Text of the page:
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Dodgers playing percentages with infield shifts

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LOS ANGELES -- In Sunday night's 5-3 loss to the Pirates, a couple of steps cost the Dodgers a couple of runs.

With the bases loaded and two outs in the top of the first, the Dodgers employed an infield shift, shading to the right and playing the left-handed-hitting Pedro Alvarez to pull.

He didn't pull. Alvarez poked a ground ball just past the ranging Hanley Ramirez at shortstop, allowing two Pirates to score off of right-hander Zack Greinke.

Was the shift a mistake?

"At that very point? I don't like it very much," manager Don Mattingly said. "But I think the shifting -- you're basically playing percentages. A lot of times you're pitching to that."

Greinke, despite the fact those two runs were charged to him, echoed his manager's sentiments.

"If the data shows that he hits the ball up the middle, then you've got to play up the middle," he said. "If the data shows he hits the ball to second on the pull side, then you've got to play three guys on one side. If the data shows he hits it to shortstop, then you'll play at shortstop.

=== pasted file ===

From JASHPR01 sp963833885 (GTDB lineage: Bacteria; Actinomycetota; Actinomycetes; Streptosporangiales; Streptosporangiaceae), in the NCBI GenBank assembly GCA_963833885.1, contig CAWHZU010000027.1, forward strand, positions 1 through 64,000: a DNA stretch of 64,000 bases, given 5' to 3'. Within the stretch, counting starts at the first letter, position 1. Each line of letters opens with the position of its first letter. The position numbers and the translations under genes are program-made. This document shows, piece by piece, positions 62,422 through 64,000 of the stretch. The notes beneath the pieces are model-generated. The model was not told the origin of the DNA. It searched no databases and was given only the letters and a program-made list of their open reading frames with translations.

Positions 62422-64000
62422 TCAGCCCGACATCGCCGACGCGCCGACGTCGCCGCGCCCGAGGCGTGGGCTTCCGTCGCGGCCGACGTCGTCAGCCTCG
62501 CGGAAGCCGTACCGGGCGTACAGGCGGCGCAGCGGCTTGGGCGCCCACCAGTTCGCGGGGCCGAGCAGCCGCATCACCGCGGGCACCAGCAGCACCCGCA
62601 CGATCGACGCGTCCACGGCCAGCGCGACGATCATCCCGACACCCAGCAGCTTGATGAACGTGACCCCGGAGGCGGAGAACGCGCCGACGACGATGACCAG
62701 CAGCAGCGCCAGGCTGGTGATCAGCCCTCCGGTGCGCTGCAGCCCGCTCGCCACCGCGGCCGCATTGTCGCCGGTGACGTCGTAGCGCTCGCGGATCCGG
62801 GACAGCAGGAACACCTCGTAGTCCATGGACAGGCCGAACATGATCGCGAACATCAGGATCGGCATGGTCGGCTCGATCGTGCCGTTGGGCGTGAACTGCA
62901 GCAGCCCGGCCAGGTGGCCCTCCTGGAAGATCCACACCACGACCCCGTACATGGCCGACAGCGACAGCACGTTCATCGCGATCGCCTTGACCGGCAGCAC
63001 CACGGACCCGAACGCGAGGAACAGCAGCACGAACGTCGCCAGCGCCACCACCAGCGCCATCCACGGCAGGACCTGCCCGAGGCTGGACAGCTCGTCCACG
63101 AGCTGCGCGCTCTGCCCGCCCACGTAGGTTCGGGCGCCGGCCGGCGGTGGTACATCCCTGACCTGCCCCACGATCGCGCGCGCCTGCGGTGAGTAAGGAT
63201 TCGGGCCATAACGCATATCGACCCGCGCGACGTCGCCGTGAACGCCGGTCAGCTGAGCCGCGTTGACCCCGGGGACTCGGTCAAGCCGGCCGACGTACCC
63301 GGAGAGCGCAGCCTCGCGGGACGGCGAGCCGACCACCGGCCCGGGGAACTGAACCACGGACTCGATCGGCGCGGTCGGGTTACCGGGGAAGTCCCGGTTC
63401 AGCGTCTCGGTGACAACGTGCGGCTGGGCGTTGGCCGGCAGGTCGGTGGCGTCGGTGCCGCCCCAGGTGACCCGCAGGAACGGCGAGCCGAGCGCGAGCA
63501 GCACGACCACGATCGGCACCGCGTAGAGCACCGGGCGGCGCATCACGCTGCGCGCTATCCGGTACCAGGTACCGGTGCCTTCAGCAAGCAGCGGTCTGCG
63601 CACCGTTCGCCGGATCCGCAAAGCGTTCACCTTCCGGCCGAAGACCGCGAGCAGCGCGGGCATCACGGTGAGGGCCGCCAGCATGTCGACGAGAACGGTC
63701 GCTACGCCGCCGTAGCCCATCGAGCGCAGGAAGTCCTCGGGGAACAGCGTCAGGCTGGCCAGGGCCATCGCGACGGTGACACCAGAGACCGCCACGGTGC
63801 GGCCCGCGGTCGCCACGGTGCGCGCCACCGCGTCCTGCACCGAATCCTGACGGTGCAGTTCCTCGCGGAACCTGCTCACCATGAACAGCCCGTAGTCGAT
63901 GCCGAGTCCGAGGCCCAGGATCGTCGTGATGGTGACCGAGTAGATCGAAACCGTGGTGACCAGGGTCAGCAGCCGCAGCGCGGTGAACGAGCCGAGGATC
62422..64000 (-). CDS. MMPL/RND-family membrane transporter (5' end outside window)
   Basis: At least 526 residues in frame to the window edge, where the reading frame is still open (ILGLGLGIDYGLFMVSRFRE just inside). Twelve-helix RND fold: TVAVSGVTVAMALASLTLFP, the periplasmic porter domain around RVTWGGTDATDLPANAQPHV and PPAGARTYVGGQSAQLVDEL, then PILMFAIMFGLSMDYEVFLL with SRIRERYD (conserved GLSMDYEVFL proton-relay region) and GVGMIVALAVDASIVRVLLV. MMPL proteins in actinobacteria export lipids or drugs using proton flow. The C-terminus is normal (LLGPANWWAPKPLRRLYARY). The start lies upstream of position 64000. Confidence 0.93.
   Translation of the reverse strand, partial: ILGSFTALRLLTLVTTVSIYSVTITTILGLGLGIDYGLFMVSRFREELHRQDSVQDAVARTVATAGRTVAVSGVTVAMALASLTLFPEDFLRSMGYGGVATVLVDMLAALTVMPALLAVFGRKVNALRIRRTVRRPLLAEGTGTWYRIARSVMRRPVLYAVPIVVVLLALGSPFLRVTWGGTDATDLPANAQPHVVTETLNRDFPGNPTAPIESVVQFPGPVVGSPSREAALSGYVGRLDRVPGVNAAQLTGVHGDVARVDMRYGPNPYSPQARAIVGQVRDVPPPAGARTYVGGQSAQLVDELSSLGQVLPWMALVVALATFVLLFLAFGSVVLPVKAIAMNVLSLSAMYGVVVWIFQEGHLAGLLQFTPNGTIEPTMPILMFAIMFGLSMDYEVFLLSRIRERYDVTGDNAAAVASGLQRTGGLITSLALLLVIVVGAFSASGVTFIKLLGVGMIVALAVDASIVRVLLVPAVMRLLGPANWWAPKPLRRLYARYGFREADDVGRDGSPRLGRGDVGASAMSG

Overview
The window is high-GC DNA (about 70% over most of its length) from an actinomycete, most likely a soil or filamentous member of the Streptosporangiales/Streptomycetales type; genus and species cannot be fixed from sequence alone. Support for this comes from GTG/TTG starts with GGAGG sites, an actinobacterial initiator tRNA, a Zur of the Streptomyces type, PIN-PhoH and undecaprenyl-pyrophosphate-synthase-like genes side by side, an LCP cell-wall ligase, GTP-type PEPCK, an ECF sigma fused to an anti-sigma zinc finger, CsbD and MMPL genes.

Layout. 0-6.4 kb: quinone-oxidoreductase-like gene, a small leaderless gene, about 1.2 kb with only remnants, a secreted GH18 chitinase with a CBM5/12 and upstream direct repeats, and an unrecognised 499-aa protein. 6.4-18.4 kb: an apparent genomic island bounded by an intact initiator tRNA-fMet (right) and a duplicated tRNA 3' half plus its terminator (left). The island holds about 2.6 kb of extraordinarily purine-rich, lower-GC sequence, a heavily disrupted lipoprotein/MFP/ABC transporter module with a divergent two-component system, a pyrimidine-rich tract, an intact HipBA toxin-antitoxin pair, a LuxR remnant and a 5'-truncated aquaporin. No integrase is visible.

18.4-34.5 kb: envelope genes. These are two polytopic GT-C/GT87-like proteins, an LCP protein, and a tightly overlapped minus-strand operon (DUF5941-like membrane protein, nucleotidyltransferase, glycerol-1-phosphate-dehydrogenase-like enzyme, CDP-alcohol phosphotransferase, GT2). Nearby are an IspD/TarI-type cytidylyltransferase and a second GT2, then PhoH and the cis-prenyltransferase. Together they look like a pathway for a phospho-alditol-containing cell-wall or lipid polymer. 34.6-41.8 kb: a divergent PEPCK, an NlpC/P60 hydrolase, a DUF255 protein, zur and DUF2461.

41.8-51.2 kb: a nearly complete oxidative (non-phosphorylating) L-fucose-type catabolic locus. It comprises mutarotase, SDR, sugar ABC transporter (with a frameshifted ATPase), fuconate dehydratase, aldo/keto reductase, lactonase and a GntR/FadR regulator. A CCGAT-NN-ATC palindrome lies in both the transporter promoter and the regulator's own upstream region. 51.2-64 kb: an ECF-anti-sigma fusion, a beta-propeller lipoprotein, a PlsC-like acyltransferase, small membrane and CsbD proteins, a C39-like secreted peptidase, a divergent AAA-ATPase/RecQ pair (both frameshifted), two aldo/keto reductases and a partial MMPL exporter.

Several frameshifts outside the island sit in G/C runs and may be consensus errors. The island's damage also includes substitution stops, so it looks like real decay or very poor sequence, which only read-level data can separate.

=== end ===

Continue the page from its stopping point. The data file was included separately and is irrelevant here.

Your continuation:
"It depends on what the data shows. I like the shift for the most part."

Still, Greinke said he doesn't try to cater to the shift when he pitches. He said he continues to pitch to his strengths.

"If you look at Alvarez, if you throw the ball a couple of inches off the plate away, he still pulls the ball for the most part," Greinke said. "So, a lot of times, you shift for guys when they do that no matter what."

Michael Lananna is an associate reporter for MLB.com. This story was not subject to the approval of Major League Baseball or its clubs.

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